This prompt from Parents magazine was the perfect project for a rainy summer day! We raided the craft bin to build a house. What kind of house you ask? It can be made of anything and for any toys your kids desire. To wit, my toddler loved it for her Calico Critters, and my son loved it as a Lego fortress!

To start, I pulled out a bunch of old delivery boxes in various sizes, as well as other building materials like empty cardboard tubes, craft sticks, pipe cleaners, masking tape, and rubber bands.

To start, we taped a few of the boxes together in a configuration that took shape piece by piece. Older kids can design their own layout. With two-year-old Veronika as the guide, I taped things together according to how she wanted it.

She loved “helping” as we added towers and turrets from the paper towel tubes and toilet paper tubes. There was a even a secret room around back.

A few craft sticks taped together made neat fences.

At this stage Veronika used it as a house for little cats and bunnies. We added some of her toy furniture inside, and it kept her so busy and playful!

Later when big brother Travis got home, he immediately wanted to tape on a few extra towers. He also used the pipe cleaners for decoration. Pom poms, paint, and anything else that strikes your kids’ fancy can be added as embellishments, too!

Needless to say it was soon a fortress for his Lego figures.

Let your children’s imaginations take the lead on this one, because it’s the perfect project for open-ended play.

Homemade Fizzy Sidewalk Paint

This fizzy sidewalk paint is a fantastic upgrade over standard chalk on the sidewalk! Thanks to good old baking soda and vinegar, your kids can have some STEM fun watching the bubbly reaction.

To make the paint, I stirred together one (16-ounce) box baking soda, 1/2 cup cornstarch, and 1 cup warm water. Stir until well combined, then divide among plastic cups and add food coloring to each. The colors didn’t come out as rich as I hoped, but we had enough pigment to show up on the pavement, which was all that mattered.

We headed outside on a very hot afternoon, and started making designs. I showed Veronika a few examples of letters and shapes, while she painted something decidedly more abstract. Older kids can make as complicated a picture as they like!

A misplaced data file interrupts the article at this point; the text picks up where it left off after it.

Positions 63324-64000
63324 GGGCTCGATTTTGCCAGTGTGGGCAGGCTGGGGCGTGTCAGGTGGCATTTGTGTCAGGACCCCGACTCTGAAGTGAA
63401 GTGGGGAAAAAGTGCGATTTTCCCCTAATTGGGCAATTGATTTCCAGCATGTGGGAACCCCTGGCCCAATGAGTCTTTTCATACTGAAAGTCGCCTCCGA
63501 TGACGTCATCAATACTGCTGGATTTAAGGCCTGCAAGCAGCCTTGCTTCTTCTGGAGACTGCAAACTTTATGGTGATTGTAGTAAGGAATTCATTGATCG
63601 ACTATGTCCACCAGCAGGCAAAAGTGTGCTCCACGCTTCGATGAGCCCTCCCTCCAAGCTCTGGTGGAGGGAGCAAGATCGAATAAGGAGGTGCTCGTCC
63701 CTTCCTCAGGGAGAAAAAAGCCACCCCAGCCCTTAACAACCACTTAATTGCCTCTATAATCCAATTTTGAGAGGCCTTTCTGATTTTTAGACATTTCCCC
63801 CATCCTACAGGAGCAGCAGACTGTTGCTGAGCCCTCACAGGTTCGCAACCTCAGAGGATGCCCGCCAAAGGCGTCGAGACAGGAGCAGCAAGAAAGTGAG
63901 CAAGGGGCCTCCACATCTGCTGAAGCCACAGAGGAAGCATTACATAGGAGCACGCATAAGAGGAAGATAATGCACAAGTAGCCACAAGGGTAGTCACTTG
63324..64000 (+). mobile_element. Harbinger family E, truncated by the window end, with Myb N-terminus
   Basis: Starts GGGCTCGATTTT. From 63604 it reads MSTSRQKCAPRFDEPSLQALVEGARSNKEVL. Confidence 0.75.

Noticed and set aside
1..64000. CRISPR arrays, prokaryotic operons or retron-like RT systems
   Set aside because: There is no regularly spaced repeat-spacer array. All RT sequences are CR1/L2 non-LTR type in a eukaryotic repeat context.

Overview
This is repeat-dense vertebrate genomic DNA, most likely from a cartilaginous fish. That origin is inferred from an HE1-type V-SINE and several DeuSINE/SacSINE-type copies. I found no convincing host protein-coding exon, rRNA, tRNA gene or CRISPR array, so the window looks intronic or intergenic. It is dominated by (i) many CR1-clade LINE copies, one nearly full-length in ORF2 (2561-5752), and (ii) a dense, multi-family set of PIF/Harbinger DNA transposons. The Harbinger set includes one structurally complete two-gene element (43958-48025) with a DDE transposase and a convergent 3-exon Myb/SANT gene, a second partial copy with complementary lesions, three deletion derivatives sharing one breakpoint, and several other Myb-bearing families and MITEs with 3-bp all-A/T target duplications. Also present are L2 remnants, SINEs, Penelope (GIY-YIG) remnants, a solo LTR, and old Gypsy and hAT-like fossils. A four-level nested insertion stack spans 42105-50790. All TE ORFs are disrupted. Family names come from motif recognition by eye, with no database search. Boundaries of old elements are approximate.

But now for the real fun: once the paint is down, use a squirt bottle filled with white vinegar and spritz over your artwork. Note: An empty mustard bottle with the cap on works perfectly; simply squeeze and dispense a little vinegar at a time.

Every time the vinegar hits the paint, foamy bubbles ensue! This was such fun for Veronika to observe.

As a bonus, this paint washes off like a dream. Simply use a watering can to rinse everything off, and the clean up becomes part of the play.

Slide Painting Activity

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Summer weather has us moving our painting to outdoor canvases, and today we found a way that was completely novel and new! To start, I lined our toddler slide with a large sheet of craft paper, securing with masking tape. It was also helpful to place an empty trash bag flat at the bottom of the slide, since this would protect the grass underneath from paint.

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I then poured washable paint into plastic cups, thinning each with a little water.

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Veronika’s task was to climb the rungs of the slide, and pour each cup of paint down. The colors instantly mix and run together in neat ways.

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And then your child can help with the process along with a paintbrush.

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The surface of the slide made such a neat impromptu “easel”!

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When your child is done, simply gather up that messy paper, stuff it in the trash bag that’s already on hand, and clean-up is done!

Pretty Nature Collage Suncatcher

We love finding uses for the treasures we bring home from nature walks and scavenger hunts, and here’s an idea that a toddler can easily help craft!